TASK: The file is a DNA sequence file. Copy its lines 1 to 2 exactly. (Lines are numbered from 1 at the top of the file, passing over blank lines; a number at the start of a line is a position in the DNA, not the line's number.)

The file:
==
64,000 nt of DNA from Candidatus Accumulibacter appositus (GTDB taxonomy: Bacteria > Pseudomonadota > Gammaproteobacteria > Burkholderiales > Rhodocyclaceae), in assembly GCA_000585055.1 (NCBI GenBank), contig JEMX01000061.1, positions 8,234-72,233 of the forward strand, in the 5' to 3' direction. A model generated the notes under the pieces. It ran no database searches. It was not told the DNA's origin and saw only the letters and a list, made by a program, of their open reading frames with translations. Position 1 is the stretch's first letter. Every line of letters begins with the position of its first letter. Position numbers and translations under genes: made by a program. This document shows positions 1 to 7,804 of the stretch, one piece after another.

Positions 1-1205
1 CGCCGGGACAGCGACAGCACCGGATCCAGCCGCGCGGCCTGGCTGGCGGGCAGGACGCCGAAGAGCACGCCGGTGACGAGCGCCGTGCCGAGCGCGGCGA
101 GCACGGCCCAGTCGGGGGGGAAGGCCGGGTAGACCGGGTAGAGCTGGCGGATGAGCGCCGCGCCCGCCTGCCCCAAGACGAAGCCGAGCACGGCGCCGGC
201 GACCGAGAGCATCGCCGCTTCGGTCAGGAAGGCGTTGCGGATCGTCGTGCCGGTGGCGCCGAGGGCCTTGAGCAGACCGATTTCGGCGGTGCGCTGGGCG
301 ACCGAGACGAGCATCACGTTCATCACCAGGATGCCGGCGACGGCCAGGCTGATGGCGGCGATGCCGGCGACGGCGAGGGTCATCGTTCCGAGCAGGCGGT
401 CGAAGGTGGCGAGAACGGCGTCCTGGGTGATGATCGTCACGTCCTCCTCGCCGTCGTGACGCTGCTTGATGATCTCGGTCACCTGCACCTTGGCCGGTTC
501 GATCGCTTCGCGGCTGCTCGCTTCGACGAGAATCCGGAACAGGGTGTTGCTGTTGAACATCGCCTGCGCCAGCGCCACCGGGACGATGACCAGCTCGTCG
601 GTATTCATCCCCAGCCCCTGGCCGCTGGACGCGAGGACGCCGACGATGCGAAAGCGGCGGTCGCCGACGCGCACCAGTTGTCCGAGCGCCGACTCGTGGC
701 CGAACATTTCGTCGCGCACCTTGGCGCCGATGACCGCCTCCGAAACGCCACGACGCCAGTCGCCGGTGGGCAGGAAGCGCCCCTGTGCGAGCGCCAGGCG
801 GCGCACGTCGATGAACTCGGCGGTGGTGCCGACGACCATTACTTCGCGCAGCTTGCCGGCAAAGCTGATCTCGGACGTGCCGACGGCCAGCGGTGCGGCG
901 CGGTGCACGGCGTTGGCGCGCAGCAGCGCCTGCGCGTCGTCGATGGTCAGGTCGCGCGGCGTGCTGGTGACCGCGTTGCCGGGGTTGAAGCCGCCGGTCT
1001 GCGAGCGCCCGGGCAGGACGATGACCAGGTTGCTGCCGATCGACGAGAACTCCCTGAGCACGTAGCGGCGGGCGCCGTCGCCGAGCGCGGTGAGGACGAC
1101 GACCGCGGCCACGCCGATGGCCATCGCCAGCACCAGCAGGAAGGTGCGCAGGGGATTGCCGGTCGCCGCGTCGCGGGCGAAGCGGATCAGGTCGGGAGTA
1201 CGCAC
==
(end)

64,000 nt of DNA from Candidatus Accumulibacter appositus (GTDB taxonomy: Bacteria > Pseudomonadota > Gammaproteobacteria > Burkholderiales > Rhodocyclaceae), in assembly GCA_000585055.1 (NCBI GenBank), contig JEMX01000061.1, positions 8,234-72,233 of the forward strand, in the 5' to 3' direction. A model generated the notes under the pieces. It ran no database searches. It was not told the DNA's origin and saw only the letters and a list, made by a program, of their open reading frames with translations. Position 1 is the stretch's first letter. Every line of letters begins with the position of its first letter. Position numbers and translations under genes: made by a program. This document shows positions 1 to 7,804 of the stretch, one piece after another.

Positions 1-1205